New to polyester resin

Discussion in 'Fiberglass and Composite Boat Building' started by Bigtalljv, Nov 28, 2022.

  1. Bigtalljv
    Joined: Aug 2019
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    Location: California

    Bigtalljv Junior Member

    Hi,

    Ive only used epoxy in my boat work prior to now but due to the future quantities needed I am exploring using polyester to laminate large surfaces like bulkheads, cabin walls, and such. Now I have dug myself a hole in that I have epoxy covering most of the hull so I’ll need to tab and join parts with epoxy but that should be ok.

    my local supplier has polyester laminating resin. My understanding is that while it’s super handy for doing multiple layers and offers longer times between layers the last layer or top surface needs to be “cured” before bonding with or to epoxy.

    the most common way to cure, it seems, is to add wax to the resin. I DO NOT want wax anywhere near my work area. So the other common but maybe less common is to spray the top with PVA. It’s water soluble so it should wash off better and hopefully be less dangerous than wax to future bonding.

    Do any of you use PVA for the surface cure? Do I need an HPLV type spray gun or can I use a spray bottle or something less high tech? (I have compressed air and an HPLV gun but it’s a lot for small parts).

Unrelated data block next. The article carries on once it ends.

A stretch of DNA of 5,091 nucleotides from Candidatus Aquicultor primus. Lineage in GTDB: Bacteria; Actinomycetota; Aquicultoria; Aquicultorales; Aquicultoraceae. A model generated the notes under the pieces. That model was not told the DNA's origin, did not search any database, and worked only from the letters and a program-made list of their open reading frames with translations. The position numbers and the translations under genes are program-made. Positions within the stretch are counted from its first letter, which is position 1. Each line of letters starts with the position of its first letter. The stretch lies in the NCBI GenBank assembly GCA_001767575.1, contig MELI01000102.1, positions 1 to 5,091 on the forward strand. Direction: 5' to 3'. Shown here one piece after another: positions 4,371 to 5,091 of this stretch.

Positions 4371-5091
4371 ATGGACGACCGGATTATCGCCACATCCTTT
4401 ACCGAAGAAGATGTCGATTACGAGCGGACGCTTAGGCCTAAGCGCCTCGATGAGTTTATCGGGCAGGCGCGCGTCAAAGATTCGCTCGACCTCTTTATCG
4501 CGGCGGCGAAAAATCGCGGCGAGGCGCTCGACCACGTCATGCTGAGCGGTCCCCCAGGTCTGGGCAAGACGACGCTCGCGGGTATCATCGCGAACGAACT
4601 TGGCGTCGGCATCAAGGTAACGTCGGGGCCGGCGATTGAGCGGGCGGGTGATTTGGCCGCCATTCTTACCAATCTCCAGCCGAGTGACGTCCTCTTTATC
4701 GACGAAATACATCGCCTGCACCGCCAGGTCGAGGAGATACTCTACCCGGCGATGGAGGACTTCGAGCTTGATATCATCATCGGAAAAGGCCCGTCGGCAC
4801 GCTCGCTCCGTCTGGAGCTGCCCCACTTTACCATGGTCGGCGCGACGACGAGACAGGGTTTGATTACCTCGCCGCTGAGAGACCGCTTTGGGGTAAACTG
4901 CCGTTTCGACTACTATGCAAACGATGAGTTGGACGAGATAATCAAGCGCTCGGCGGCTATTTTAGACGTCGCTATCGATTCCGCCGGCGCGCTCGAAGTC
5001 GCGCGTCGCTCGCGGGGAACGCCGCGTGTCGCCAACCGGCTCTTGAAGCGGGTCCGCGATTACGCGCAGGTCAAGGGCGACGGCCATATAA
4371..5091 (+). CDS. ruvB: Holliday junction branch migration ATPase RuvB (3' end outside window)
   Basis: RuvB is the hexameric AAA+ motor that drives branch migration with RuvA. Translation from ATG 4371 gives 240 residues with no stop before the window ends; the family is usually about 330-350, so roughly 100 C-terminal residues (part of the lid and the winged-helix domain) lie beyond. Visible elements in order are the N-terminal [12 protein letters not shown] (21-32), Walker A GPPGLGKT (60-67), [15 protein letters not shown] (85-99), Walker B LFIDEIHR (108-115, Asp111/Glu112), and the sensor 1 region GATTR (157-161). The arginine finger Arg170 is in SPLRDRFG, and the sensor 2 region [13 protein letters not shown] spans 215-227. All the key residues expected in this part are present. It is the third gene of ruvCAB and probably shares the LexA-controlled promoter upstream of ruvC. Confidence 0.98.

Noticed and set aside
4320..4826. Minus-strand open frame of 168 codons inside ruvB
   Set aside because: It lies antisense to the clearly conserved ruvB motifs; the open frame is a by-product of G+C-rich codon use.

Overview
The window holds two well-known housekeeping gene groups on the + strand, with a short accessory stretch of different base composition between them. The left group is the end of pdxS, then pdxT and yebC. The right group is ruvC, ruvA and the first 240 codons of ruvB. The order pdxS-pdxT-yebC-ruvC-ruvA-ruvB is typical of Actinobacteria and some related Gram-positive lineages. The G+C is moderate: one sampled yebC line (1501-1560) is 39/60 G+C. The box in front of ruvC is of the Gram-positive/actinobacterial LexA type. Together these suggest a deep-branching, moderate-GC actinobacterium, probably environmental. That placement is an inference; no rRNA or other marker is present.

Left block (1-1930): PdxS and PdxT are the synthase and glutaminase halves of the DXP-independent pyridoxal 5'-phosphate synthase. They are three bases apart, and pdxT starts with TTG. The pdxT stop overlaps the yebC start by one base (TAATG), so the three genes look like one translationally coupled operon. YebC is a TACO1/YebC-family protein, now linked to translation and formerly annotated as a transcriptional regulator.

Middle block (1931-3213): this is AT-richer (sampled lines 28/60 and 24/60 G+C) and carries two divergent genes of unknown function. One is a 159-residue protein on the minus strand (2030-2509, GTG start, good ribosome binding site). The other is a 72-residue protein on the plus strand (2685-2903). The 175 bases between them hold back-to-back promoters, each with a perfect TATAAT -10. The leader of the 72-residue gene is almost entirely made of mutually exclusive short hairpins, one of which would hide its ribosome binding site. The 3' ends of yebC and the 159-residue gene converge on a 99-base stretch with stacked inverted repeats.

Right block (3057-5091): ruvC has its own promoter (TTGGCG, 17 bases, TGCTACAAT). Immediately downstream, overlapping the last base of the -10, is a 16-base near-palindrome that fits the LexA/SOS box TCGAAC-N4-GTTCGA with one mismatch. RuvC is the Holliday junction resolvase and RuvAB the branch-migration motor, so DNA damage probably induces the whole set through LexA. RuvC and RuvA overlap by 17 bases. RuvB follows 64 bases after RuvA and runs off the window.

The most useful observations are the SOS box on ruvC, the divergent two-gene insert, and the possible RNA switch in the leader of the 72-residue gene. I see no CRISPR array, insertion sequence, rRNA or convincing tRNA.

I know it’s maybe a little crazy but polyester is 1/3 the price and I don’t want to burn money if I don’t need to, there will be plenty to spend it on….

    thanks
    Jason
     
  2. gonzo
    Joined: Aug 2002
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    gonzo Senior Member

    First, you should try a small area test to make sure the polyester cures over the epoxy. There are some epoxy formulations that affect the cure. If you don't want to wax the polyester resin (it only needs it for the last layer) there are easier ways to make it cure. Spraying PVA is messy and a hard job to clean well. You can use polyethylene sheets over the laminate to keep the air out. After you lay the fiberglass, you simply put the plastic over it and squeeze the air out. It will also give you a smoother surface finish.
     
  3. Bigtalljv
    Joined: Aug 2019
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    Bigtalljv Junior Member

    Thanks. Plastic sheeting does sound easier. I hadn’t seen that option discussed. Hmm I could even vacuum it a little….

    I am not putting polyester over epoxy. I am planning on building polyester laminated panels and then using epoxy to tab them into place. Epoxy over polyester.
     
  4. gonzo
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    gonzo Senior Member

    That will work with no problem. I have used polyester and vinylester over polyester with success. I got lucky they were compatible. Tests show that some epoxies won't let polyester cure.
     
  5. ondarvr
    Joined: Dec 2005
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    ondarvr Senior Member

    99.999 % of all polyester laminating is done without using anything to enhance the surface cure. It will cure sufficiently on its own after a short period of time.